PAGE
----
14. The medium of claim 11 further storing instructions to control the taking of physiological monitor measurements until an activity level is below a threshold.
15. A method comprising: receiving a request for a physiological monitor measurement; in response, obtaining information about the user's activity level from a body wearable sensor; and determining whether the physiological monitor measurement should be taken based on the activity level information.
16. The method of claim 15 including providing an indication that the physiological monitor measurement should not be taken for a period of time.
17. The method of claim 15 including receiving a physiological monitor measurement, combining it with activity level information and transmitting the combined information to a remote location.
18. The method of claim 15 including determining an average activity level and comparing the average activity level to a threshold.
19. The method of claim 15 wherein obtaining information about the user's activity level includes sending a wireless message requesting information from the body wearable sensor.
20. The method of claim 15 including obtaining additional information from the body wearable sensor including at least one of a temperature measurement, a pulse measurement, and ambient moisture measurement, or a gyroscope measurement.
 This relates to physiological monitoring.
 Physiological monitoring is the monitoring of a patient's physiological condition for purposes of medical diagnosis and/or treatment. Typically, a patient's blood pressure, pulse rate, pulse oximetry, and peak flow may be monitored. These measurements may be important to correct medical diagnosis and treatment.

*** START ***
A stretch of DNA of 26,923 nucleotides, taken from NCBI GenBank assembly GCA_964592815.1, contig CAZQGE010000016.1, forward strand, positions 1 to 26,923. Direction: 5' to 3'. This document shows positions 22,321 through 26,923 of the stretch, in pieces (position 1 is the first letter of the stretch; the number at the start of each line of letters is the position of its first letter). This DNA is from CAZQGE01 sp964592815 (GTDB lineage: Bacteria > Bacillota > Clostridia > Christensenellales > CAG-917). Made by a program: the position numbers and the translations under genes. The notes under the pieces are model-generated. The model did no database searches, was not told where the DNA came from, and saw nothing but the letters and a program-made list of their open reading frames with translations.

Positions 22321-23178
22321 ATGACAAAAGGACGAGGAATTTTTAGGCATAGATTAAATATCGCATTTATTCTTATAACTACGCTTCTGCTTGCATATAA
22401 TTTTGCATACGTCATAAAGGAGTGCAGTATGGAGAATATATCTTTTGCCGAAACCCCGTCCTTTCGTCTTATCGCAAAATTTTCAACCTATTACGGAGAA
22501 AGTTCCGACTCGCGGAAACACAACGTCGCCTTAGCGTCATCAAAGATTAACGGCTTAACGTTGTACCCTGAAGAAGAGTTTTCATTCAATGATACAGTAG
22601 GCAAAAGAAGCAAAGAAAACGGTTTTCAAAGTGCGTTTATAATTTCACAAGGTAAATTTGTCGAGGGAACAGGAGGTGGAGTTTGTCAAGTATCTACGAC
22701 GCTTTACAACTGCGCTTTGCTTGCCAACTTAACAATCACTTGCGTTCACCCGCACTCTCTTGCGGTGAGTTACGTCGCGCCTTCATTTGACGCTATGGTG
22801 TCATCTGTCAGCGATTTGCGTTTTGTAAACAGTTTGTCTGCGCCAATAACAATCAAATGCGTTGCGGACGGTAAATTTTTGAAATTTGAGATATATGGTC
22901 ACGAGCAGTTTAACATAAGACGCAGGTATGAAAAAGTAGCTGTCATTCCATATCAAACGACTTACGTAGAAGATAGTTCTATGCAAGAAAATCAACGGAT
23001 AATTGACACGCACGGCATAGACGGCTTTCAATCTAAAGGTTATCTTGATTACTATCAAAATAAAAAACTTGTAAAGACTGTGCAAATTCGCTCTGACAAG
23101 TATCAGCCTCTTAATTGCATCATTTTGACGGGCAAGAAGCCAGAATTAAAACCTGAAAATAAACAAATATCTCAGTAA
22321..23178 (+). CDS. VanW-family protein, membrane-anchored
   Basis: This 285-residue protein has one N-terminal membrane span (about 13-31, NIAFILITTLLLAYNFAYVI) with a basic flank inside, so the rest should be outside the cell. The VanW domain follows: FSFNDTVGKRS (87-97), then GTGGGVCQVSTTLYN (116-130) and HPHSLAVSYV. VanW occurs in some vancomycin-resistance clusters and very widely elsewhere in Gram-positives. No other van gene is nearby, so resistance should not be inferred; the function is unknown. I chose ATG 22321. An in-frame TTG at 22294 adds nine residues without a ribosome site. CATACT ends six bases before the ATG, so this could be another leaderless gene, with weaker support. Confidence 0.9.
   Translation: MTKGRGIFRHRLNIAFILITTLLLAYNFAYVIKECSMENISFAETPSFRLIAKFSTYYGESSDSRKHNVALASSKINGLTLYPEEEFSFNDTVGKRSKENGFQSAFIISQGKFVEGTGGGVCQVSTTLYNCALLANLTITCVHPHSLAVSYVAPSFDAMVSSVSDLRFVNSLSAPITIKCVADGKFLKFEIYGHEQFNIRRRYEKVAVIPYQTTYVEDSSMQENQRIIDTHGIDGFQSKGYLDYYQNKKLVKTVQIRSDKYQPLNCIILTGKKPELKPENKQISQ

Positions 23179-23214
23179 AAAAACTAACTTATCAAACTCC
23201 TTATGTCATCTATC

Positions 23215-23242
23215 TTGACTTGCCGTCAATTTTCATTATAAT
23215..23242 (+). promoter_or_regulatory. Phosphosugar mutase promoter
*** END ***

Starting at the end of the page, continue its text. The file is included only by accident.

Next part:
However, physiological monitoring by the patient, at home, is sometimes prone to errors. Some of these errors may be due to improper operation of the equipment and to improper procedures in association with that equipment.
 Because of the high cost of hospitalization, it is desirable to enable patients to stay at home and to treat them remotely, if possible. However, the ability to do so may be compromised where the physiological measurements are not sufficiently accurate.
BRIEF DESCRIPTION OF THE DRAWINGS
 FIG. 1 is a schematic depiction of one embodiment of the present invention;
 FIG. 2 is a schematic depiction of the wearable kinematic sensor in accordance with one embodiment; and
 FIG. 3 is a flow chart for one embodiment.
 Some home-based physiological measurements, including blood pressure, pulse oximetry, and peak flow, may be recorded in a home environment. These measurements may then be transferred electronically to a clinician to monitor the patient's progress and to assess treatment options. In some cases, the context in which these measurements were taken is important in interpreting the readings.
 The clinician normally has no knowledge about what the patient was doing prior to taking the measurements, in the case where the measurements were transmitted by the patient from the patient's home over an electronic transport medium. If the patient walked upstairs, worked out, or did other activities prior to taking the physiological measurements, their accuracy may be questioned. The type of activity and the magnitude of the activity can have a significant impact on the physiological monitor's reading. Specifically, physical activity typically raises blood pressure.